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How To Stop Consuming Fast Fashion In College Without Breaking The Bank

We are often told that we should stop consuming “fast fashion” — a method where brands rapidly produce high volumes of clothing and offer items at an inexpensive price — due to its negative impact on wildlife, climate change, and human rights. However, with many people buying clothes just for the sake of following the latest trends, there is less of a focus on sustainability — plus, most college students cannot afford to overhaul their closets and avoid fast fashion altogether. So, how can you be stylish, cut back on fast fashion, and be budget-friendly all at the same time? Here are a few tips.

Buy quality over quantity

“Quality over quantity” is a phrase we often hear, and many assume that it means: buy something more expensive and high-quality. However, when it comes to fashion, you don’t need to break the bank to buy quality clothes. Take a classic t-shirt, for example. Sometimes, “quality over quantity” means that it’s more sustainable to buy one cotton white t-shirt for $20 instead of five t-shirts totaling the same amount. When considering quality, look at materials like cotton, viscose, cashmere, silk, and quality stitching. You can often find quality items in local thrift shops and even in stores that are typically considered “fast fashion” (I have a high quality cotton sweater from Zara that’s lasted me 6 or 7 years!).

Invest in basics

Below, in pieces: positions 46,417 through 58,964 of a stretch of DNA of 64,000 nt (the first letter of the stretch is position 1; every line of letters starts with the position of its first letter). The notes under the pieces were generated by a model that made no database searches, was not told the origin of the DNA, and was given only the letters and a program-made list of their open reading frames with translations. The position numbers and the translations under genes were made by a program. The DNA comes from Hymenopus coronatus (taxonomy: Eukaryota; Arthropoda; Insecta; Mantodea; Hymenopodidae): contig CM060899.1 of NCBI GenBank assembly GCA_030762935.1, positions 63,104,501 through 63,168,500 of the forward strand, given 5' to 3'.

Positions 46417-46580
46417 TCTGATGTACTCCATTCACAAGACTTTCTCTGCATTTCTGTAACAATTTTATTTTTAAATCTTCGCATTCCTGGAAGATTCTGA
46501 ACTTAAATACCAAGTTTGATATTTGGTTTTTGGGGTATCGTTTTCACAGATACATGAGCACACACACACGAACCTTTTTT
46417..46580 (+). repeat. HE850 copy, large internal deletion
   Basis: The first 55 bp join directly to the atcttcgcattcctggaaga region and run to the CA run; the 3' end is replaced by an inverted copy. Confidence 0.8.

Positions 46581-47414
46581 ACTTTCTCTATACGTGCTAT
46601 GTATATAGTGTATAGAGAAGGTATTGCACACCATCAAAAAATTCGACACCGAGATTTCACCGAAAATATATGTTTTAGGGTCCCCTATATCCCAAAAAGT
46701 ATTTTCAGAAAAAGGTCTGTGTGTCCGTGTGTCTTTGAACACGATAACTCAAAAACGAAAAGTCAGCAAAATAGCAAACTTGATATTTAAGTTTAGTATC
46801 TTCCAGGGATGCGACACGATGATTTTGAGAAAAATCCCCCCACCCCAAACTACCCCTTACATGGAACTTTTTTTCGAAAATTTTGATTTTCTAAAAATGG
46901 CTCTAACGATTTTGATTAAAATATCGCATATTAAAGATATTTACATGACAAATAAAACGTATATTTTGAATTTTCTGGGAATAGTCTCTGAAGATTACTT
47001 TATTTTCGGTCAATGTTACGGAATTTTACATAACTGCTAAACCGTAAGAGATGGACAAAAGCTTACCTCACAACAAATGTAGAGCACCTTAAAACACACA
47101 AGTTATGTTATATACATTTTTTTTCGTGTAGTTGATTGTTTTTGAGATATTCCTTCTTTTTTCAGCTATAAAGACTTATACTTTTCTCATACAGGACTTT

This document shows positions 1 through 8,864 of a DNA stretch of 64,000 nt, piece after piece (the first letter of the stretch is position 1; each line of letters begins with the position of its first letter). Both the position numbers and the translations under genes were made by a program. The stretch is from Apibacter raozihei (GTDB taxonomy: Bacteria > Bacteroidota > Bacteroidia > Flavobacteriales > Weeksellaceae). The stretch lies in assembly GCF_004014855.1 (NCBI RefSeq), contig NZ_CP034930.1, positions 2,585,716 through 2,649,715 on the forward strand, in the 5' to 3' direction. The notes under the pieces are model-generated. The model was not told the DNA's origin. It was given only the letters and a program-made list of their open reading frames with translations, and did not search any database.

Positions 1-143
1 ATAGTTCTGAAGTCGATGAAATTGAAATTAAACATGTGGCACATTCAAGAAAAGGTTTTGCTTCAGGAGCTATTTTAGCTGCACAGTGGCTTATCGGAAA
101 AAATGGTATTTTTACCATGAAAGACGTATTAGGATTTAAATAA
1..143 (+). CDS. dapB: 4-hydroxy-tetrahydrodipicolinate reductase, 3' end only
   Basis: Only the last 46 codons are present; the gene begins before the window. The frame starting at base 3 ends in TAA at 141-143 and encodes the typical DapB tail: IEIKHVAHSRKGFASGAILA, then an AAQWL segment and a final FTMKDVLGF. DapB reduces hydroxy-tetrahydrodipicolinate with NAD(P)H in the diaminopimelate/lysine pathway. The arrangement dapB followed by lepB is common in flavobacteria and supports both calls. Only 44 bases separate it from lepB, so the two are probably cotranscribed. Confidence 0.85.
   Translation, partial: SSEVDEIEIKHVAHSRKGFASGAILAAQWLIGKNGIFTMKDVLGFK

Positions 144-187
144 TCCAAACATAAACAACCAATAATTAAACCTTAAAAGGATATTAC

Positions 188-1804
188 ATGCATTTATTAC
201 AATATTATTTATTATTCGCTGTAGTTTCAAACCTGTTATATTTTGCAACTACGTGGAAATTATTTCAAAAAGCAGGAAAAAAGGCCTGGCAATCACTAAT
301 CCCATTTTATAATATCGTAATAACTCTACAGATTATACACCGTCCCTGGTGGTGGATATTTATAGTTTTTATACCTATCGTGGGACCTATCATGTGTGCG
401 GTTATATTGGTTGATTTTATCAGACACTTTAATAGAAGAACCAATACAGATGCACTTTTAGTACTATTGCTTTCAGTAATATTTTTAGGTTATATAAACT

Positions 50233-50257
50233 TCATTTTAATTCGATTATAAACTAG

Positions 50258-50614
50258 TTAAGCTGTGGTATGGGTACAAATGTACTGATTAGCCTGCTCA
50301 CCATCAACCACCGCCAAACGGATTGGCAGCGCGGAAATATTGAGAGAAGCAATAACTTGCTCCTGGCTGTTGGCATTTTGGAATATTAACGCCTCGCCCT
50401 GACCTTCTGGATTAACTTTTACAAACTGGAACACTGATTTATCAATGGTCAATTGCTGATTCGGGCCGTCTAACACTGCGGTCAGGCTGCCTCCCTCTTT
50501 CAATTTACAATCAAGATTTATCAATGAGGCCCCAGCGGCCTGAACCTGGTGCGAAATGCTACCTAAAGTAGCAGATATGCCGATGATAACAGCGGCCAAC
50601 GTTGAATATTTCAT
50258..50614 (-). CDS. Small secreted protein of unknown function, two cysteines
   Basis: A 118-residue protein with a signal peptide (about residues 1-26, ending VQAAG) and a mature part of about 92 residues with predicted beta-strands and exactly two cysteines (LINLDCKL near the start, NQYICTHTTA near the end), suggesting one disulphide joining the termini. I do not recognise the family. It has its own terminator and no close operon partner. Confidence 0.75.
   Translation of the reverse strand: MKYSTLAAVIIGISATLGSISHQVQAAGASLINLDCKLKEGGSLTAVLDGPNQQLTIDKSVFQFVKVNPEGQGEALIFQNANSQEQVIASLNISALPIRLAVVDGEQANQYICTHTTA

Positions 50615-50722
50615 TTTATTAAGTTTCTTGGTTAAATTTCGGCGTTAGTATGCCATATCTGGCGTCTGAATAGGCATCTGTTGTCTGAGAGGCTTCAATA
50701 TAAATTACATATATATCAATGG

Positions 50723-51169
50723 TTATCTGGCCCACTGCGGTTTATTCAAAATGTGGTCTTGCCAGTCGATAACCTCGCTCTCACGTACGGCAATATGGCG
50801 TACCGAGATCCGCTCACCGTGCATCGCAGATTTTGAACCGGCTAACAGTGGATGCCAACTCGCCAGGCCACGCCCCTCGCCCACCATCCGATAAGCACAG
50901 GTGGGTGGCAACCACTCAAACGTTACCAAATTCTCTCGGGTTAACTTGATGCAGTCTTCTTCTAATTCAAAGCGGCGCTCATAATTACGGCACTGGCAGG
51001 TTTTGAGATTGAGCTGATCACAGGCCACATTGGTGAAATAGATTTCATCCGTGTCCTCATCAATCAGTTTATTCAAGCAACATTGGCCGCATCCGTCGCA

Investing in key basics is always a good choice. When you add key basics to your wardrobe that you can easily layer and wear across the seasons, you reduce the need to go shopping for new clothes over and over — plus, you get your money’s worth! If you have quality basics, you could end up wearing them forever, especially if they’re made of high quality material that won’t shrink or tear easily in your dorm dryer. If you need some inspiration, try this white button-down shirt from Madewell or this white cotton t-shirt from Zara, and watch how investing in basics can reduce the need to run to the mall for quick, lower quality items.

avoid polyester & GO natural

If you want a subtle way to avoid playing into fast fashion, look at the list of materials the next time you go shopping, and try to stay away from polyester (which is sometimes written as “acrylic polyamide”). Polyester can be harmful for the environment, mainly due to microplastics, so instead, opt for something that’s made from a natural, long-lasting material like cotton — it’ll be easier to recycle and won’t harm the environment as much. 

If you’re shopping and you notice that a brand claims to use “recycled polyester” in their garments, heads up: it is usually used in conjunction with new polyester, therefore, can still be harmful. Try to buy clothes with natural materials whenever you can, and if buying something with zero polyester isn’t an option, you can also opt for clothes that are 90% cotton and 10% polyester or elastane, which are still great in terms of wear and the environment. Buying clothes with more natural elements can be a small step toward avoiding fast fashion and prioritizing quality over quantity.

go thrift shopping